Academic journal article The Economic and Labour Relations Review : ELRR

Fightback in Perspective: What Difference Would It Make?

Academic journal article The Economic and Labour Relations Review : ELRR

Fightback in Perspective: What Difference Would It Make?

Article excerpt

1. Introduction

The Opposition's policy manifesto, Fightback, contains many things that will be implemented whoever wins the next election. For example, both Fightback and the Government's response, One Nation, propose cuts in income tax rates, a single aviation market in Australia and New Zealand, a national power grid and so on. However, Fightback also contains proposals which are radically different from anything in current Government policy or in the extensions to that policy contained in One Nation. This article aims to assess the effects of implementing the Fightback proposals rather than continuing and modifying present policy in the way set out in One Nation. Not all effects will be considered. The proposals in the alternative manifestos will have different social effects--as symbolised in part by the titles chosen, Fightback as opposed to One Nation. This article will largely ignore these social effects and concentrate on the economic consequences if Fightback is implemented rather than the Government's proposals.

There are four major areas in which Fightback proposals are strikingly different from those in One Nation. These are:

1. the introduction of a goods and services tax, and associated changes in the tax mix and social welfare payments;

2. superannuation arrangements and other tax laws and regulations that affect savings;

3. labour market law and institutions, and

4. privatisation.

The first three of these will be discussed. Privatisation may have significant social effects, but the desired economic consequences can be just as readily be achieved through requiring public enterprises to place an emphasis on efficiency and profit making while remaining in public ownership. Selling public enterprises may, in the year the sale is made, reduce the recorded public sector borrowing requirement, but it does nothing to change the flow of funds coming on to the market to finance investment in physical assets in the private sector.

2 GST and the Tax Mix

Much of the discussion about the introduction of the Goods and Services Tax (GST) focuses on replacing income tax by a GST. For example, perhaps the academic article on Fightback most widely quoted in the media is Murphy 1992, which deals solely with this change in the tax mix. However, as Freebairn sets out in his article in this symposium, of the tax rate of 15 per cent proposed for the GST, only 3 percentage points are to produce revenue to offset income tax cuts. 5.2 percentage points are needed to replace the present wholesale sales tax, 3.7 percentage points to replace the petroleum products excise and 3.2 percentage points to replace the State payroll taxes (1). Providing revenue to offset income tax cuts is thus the smallest of the four uses to which GST revenue will be put, and abolishing the wholesale sales tax the largest.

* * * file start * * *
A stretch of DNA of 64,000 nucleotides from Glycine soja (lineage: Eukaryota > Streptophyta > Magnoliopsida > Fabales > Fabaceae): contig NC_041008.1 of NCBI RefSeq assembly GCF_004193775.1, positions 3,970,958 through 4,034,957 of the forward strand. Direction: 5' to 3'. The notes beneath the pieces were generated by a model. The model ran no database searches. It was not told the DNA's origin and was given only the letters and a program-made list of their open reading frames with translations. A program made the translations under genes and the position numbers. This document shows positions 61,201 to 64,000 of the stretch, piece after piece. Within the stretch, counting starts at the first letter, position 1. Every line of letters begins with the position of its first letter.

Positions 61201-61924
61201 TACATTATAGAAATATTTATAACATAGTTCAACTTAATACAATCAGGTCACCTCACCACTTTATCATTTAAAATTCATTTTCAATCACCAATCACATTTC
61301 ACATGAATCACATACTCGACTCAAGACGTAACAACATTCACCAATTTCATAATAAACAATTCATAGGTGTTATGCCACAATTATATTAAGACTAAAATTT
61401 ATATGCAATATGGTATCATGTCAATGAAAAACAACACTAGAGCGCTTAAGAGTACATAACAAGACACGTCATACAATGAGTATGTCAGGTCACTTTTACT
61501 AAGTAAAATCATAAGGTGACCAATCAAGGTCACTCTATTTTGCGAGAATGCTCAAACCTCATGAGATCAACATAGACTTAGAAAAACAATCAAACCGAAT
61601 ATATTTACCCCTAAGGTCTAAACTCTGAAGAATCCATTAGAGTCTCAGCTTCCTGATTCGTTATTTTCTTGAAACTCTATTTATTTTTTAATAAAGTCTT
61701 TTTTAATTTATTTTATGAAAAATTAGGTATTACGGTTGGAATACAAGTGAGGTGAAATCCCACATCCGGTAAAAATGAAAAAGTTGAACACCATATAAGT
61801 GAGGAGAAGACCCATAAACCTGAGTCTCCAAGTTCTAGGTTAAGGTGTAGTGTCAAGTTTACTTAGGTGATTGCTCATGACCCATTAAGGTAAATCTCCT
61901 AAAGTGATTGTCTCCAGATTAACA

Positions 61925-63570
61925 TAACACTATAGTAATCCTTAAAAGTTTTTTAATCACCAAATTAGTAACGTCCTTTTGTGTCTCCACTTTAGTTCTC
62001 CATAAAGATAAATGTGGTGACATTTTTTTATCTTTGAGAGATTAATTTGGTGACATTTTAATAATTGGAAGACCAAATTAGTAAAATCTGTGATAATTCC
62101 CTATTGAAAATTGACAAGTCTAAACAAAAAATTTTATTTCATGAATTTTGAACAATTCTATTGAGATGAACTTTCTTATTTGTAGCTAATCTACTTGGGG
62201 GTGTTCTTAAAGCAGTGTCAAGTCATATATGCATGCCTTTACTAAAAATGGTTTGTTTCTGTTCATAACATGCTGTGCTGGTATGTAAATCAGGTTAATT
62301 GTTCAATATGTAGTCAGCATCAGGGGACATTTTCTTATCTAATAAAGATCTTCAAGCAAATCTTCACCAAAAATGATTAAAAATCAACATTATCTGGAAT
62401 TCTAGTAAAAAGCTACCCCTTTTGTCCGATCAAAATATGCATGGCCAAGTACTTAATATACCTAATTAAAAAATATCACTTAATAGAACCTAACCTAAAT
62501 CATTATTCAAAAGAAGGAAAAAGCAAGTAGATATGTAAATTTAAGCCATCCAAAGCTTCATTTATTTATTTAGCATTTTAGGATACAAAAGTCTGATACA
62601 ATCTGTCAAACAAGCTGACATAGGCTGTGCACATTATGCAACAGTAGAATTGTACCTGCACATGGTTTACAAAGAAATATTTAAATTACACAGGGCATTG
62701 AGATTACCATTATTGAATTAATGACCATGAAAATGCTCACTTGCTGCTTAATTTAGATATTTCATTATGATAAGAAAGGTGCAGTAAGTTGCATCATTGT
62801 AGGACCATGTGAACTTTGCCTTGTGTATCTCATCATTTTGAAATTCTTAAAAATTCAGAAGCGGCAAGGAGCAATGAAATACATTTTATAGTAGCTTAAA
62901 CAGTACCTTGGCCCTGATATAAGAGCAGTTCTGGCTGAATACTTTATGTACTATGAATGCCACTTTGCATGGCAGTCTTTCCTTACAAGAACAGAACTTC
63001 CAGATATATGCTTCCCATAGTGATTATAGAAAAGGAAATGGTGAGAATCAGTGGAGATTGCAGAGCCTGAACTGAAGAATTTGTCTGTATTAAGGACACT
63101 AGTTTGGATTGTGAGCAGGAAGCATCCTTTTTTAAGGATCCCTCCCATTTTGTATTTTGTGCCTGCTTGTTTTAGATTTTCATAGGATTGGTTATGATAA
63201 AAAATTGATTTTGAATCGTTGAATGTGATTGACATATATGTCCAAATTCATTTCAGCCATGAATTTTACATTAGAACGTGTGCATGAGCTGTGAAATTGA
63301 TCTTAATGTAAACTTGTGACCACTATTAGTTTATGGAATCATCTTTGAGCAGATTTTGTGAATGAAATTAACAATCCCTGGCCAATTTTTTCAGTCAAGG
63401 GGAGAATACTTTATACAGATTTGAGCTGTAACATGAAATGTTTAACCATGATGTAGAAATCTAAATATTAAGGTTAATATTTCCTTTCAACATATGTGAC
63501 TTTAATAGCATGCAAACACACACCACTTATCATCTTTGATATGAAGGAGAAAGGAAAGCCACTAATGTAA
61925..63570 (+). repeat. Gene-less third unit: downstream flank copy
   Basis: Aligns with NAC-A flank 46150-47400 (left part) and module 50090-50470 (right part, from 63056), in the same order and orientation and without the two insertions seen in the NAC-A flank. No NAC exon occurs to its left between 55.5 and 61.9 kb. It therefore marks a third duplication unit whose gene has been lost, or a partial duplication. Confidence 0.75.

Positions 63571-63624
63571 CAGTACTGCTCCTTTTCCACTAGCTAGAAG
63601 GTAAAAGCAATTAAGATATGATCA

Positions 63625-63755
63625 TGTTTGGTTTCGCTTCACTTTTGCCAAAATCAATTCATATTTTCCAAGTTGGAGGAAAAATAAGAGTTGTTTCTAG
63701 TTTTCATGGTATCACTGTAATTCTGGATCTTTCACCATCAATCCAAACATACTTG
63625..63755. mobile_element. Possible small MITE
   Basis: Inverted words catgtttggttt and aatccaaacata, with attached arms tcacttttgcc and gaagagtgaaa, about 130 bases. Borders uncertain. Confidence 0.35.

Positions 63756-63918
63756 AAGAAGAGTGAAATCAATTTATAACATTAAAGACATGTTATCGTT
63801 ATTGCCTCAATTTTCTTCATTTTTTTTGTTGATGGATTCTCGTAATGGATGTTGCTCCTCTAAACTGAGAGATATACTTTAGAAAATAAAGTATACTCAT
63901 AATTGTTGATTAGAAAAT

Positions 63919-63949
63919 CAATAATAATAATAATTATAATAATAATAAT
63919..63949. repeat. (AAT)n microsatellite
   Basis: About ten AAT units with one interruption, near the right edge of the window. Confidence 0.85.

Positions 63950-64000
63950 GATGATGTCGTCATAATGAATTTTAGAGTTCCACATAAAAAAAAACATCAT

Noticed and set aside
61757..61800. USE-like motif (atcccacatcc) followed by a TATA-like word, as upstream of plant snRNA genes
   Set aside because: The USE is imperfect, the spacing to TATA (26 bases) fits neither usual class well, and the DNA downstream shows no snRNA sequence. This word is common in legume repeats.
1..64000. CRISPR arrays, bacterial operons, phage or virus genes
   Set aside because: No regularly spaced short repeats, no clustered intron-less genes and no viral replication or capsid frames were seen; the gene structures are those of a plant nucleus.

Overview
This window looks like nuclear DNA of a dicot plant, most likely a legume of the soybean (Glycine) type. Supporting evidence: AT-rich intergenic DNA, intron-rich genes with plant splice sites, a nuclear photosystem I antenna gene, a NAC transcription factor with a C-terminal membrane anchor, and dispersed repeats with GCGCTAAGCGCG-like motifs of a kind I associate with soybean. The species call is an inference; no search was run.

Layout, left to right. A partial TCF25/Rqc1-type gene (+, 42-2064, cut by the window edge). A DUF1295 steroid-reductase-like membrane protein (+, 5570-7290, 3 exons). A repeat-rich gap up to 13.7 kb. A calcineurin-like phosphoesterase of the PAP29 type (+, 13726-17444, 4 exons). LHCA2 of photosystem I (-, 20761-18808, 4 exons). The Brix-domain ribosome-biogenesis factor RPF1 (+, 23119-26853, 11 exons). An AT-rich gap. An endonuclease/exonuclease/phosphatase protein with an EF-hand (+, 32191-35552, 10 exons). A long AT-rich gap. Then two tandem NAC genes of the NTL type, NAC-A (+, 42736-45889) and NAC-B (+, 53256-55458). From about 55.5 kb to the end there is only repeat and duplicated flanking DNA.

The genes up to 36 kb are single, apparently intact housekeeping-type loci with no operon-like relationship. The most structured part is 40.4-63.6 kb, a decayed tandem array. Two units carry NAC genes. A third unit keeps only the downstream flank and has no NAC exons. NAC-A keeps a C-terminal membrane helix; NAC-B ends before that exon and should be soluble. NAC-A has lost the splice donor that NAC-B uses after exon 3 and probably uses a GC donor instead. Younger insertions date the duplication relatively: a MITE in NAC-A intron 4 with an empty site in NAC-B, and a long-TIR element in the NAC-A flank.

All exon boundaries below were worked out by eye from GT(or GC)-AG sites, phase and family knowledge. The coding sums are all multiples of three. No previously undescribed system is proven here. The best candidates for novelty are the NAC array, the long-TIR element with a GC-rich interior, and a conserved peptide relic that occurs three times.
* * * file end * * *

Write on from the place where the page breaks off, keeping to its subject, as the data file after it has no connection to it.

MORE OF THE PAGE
Almost all economists would welcome the replacement of the wholesale sales tax by a GST. Again as Freebairn spells out in detail, the wholesale sales tax is narrowly based, has a rate structure which falls heavily on a few goods--particularly housing, furnishings and appliances and transport equipment--and raises less revenue from taxes on sales of consumption goods than from taxes on business inputs, including those used by exporters. The very variable tax rates on different business inputs distort relative input costs and reduce efficiency. As a result, replacing the wholesale sales tax with a GST would probably increase GDP by about 1 per cent. (2) If the tax mix change was restricted to abolishing the wholesale sales tax and replacing it with a GST, any inflationary impact would be very small. Finally, though this is more contentious, the switch would probably reduce both litigation and tax evasion.

There is a downside. The switch would undoubtedly increase compliance costs for small businesses and put them at some competitive disadvantage compared to large businesses. …

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